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Lloyds aims to save £800m with shift to the cloud, contracts DXC Technology

Everything coming off mainframes, paper in ambitious digital transformation effort

Insurance marketplace Lloyd’s has embarked on a hugely ambitious digital transformation effort that will see migrate core applications off mainframe and onto the cloud – and bring thousands of paper-based processes into the digital era, with Lloyd’s this week revealing it had selected DXC Technology as lead IT provider and SI.

Lloyd’s comprises 50 leading insurance companies that collectively wrote over £35 billion of gross premiums in the year ending March 2021.  Its network also includes 200+ registered Lloyd’s brokers and 4,000+ local cover-holders. The digital transformation effort, dubbed “Future at Llloyd’s”, will save it an estimated £800 million in operating costs for brokers, underwriters and business partners, according to its last annual report.

Lloyd’s hires DXC to lead modernisation effort

As lead IT provider and systems integrator, DXC Technology will engage a number of partners, a spokesperson told The Stack. The primary cloud provider will be AWS, which will support containerised application components (AWS EKS) as well as a data reporting and analytics platform and other services.  Other partners include Red Hat (which will power workflow and rule management tooling), Micro Focus (test automation, optimisation and virtualisation tools), ACORD (an insurance industry standard messaging solutions) and several others.

For DXC, the core work will be in digitalising/modernising core business applications and supporting products as well establishing a platform for hosting digital, cloud native applications, frameworks and tools to accelerate application development and advanced monitoring tools and service management tools. This will comprise over 100 business applications across premiums, claims and settlement services. These in turn consume a set of supporting services that provide functions such as risk management, document management, party management, query management, notification services and reference data management, the company said.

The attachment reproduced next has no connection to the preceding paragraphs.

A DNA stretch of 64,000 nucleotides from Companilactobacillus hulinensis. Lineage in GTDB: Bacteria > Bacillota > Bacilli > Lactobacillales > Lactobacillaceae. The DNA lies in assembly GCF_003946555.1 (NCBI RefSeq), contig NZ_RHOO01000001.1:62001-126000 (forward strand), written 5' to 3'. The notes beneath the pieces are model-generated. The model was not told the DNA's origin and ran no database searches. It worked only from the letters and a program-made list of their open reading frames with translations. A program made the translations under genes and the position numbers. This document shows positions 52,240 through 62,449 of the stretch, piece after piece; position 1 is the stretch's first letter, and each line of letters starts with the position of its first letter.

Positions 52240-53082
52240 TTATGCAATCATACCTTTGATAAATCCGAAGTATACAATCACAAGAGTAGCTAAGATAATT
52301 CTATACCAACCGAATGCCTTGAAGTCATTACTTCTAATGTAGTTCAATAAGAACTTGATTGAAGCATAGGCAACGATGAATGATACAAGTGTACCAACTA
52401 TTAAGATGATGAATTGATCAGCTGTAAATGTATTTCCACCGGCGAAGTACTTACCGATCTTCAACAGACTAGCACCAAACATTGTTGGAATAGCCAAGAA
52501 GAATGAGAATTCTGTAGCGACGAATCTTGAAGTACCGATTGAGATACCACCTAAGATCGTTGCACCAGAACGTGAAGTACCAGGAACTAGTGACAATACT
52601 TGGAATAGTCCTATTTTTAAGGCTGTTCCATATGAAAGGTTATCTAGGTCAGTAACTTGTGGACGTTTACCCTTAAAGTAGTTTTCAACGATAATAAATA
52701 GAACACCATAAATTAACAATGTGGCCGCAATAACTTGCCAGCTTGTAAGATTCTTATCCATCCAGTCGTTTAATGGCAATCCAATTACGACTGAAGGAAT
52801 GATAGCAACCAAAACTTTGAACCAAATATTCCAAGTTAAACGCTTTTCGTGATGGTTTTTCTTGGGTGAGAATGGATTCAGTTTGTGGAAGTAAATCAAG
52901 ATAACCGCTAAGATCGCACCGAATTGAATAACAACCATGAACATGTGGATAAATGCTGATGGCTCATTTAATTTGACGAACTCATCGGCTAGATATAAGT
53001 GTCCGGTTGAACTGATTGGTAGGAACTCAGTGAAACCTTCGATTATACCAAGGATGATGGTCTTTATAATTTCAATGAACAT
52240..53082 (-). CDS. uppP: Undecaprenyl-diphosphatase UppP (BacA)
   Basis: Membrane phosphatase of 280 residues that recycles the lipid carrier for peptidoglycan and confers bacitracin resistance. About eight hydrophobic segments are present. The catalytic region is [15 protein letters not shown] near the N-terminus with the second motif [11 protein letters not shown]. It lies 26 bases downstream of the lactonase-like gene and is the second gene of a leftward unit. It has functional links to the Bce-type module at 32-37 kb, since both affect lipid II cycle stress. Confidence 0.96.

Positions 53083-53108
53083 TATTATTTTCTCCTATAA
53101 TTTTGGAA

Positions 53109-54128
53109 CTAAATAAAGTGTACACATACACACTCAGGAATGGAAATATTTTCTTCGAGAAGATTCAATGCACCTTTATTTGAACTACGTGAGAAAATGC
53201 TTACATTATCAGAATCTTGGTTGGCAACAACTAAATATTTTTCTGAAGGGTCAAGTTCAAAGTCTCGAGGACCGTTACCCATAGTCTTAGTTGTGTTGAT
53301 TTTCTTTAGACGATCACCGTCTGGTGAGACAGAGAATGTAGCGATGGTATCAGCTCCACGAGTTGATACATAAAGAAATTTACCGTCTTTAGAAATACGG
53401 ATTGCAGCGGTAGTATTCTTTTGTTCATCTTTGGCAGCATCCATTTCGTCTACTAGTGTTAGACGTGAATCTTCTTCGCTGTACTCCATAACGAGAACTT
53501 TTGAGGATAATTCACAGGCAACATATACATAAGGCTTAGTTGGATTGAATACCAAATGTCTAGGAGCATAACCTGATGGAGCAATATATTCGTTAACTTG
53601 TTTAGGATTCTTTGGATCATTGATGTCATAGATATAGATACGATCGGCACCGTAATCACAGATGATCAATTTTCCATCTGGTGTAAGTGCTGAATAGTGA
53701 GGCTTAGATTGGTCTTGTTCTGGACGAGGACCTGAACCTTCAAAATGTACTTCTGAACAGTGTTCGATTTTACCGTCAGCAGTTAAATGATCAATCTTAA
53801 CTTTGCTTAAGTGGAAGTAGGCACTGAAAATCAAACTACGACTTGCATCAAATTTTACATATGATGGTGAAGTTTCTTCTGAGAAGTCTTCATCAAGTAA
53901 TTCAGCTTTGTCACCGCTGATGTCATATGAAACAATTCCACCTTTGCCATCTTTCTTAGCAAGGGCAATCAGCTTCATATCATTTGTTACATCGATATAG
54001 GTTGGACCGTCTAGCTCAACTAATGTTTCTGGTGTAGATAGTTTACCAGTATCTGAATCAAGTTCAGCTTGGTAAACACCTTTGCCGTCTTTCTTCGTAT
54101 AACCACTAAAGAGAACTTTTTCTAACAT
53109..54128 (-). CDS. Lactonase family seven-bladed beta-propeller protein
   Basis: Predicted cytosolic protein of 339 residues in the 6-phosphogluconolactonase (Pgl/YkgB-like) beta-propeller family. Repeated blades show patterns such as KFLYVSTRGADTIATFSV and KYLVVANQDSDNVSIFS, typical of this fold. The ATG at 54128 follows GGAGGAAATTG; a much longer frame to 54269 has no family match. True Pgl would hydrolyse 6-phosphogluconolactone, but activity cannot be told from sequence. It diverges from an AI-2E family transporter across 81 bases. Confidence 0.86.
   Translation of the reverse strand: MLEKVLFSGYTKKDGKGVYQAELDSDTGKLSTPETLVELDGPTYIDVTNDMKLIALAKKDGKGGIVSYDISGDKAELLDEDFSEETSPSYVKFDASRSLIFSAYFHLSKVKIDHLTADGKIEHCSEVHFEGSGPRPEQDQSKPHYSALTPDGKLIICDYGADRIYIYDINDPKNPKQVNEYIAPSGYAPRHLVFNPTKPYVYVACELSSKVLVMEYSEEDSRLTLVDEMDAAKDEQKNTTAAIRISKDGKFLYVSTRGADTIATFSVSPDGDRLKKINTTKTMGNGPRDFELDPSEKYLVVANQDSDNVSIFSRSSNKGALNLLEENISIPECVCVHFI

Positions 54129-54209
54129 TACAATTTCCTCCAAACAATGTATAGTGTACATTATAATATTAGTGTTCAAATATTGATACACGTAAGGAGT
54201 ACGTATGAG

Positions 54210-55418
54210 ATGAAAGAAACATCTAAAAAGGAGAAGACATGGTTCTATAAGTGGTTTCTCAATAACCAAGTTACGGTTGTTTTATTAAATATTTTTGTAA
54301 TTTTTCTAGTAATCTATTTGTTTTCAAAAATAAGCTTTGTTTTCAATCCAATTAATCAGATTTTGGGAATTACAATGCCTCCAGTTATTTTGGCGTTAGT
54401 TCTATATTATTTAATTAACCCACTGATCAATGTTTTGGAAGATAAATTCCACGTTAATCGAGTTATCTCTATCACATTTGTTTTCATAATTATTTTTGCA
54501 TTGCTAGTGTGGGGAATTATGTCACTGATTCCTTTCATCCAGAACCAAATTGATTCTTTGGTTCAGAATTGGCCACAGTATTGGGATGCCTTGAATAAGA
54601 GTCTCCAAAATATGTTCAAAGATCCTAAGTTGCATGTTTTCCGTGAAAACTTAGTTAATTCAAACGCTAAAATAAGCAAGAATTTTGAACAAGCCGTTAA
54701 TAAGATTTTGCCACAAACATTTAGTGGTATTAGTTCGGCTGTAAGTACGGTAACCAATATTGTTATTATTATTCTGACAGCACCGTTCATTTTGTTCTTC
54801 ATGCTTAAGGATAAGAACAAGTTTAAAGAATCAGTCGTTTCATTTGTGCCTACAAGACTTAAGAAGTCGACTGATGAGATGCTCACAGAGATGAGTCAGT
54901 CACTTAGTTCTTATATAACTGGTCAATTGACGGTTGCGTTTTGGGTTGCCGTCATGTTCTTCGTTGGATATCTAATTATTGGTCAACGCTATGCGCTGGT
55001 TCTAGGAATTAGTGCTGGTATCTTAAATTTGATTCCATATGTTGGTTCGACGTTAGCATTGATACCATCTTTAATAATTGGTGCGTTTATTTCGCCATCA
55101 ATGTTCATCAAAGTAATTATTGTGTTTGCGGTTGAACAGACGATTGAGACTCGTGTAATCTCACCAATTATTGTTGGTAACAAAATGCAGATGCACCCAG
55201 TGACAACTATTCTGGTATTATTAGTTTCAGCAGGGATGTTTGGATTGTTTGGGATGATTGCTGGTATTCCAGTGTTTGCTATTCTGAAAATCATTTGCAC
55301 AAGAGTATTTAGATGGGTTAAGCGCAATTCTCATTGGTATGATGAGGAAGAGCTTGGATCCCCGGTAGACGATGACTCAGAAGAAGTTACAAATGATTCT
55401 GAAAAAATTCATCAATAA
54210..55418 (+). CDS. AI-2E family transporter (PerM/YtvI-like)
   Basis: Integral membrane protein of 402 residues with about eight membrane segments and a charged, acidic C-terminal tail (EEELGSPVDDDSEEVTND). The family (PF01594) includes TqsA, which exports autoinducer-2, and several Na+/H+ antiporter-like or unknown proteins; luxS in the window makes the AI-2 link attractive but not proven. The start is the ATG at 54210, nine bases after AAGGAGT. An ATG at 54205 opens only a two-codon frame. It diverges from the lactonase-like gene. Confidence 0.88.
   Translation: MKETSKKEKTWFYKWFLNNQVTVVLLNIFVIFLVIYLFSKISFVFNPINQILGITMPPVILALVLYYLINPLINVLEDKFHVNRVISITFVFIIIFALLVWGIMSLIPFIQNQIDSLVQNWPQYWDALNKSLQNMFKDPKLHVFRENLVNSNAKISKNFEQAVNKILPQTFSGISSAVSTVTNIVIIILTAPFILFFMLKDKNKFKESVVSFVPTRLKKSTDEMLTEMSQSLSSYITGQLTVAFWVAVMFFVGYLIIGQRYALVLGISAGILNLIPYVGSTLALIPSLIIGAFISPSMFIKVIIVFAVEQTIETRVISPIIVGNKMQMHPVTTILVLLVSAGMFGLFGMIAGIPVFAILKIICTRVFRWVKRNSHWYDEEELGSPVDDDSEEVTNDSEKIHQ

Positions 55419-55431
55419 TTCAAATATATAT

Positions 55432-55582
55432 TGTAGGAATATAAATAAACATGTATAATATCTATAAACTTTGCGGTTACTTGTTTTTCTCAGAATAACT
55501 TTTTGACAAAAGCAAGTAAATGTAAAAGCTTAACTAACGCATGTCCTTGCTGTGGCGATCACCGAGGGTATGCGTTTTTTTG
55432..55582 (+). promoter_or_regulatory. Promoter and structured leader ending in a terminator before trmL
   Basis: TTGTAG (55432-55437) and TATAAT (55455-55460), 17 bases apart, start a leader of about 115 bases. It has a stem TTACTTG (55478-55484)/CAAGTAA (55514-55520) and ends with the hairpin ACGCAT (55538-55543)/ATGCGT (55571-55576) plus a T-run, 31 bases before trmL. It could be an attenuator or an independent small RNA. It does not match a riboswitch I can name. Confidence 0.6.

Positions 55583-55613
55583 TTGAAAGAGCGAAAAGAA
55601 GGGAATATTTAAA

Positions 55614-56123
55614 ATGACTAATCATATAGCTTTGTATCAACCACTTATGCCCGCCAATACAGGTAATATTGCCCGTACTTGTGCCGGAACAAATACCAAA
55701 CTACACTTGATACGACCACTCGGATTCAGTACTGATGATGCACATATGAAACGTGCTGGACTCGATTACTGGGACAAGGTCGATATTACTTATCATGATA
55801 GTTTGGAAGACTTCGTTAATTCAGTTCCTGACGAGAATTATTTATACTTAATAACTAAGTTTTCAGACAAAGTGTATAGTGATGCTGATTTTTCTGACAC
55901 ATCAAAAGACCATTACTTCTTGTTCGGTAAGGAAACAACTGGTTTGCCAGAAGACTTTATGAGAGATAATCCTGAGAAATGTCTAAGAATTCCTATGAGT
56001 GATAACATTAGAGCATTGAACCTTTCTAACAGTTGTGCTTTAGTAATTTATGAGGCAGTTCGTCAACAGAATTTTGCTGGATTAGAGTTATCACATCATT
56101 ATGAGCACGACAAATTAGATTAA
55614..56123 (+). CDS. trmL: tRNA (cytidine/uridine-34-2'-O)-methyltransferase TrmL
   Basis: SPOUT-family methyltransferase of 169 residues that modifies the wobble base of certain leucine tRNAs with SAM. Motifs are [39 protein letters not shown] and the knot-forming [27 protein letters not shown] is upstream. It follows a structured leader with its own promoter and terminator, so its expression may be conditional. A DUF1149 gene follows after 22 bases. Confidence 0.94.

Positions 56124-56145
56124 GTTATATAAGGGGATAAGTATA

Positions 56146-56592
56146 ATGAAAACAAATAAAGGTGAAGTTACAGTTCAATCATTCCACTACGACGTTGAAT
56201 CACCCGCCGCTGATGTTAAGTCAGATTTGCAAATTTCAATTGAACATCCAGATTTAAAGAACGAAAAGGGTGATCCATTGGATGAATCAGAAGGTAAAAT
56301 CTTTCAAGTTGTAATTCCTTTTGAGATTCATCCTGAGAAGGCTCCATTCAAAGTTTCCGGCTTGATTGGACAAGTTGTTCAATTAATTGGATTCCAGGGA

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Lloyd’s CEO John Neal said in a January 12, 2021 press release: “[With the team in place] we have the capabilities to transition to a single platform solution that will provide automated processing and accounting for the market, a substantial reduction in operating costs, and offer customers a much faster, better service.”

“This new digital platform will fundamentally change the operating model of the London market,” said Mike Salvino, President and CEO, DXC Technology in a canned statement. He added: “We are proud that DXC has been entrusted with a transformation of such unprecedented scale and importance. It’s the definition of ‘mission critical’ and an opportunity for us to apply our deep industry and technology expertise.”

The Lloyd's DXC deal is a hugely strategic deal for all parties and represents a potentially huge shift from BAU across the London insurance market. Lloyd's represents 7.6% of the global commercial (re)insurance market, employs 47,000 people across the UK, and the industry makes up almost a quarter of the City of London’s GDP.

The vision, ultimately: “The Future at Lloyd’s will be digital from start to finish, providing a highly intuitive user experience with data at its core” the marketplace says, adding that “complete and accurate data at the point insurance transactions are entered into will unlock a myriad of benefits for policyholders, brokers and insurers.”

See also: Zurich UK’s Head of DevOps on low-code, shadow IT, and in-sourcing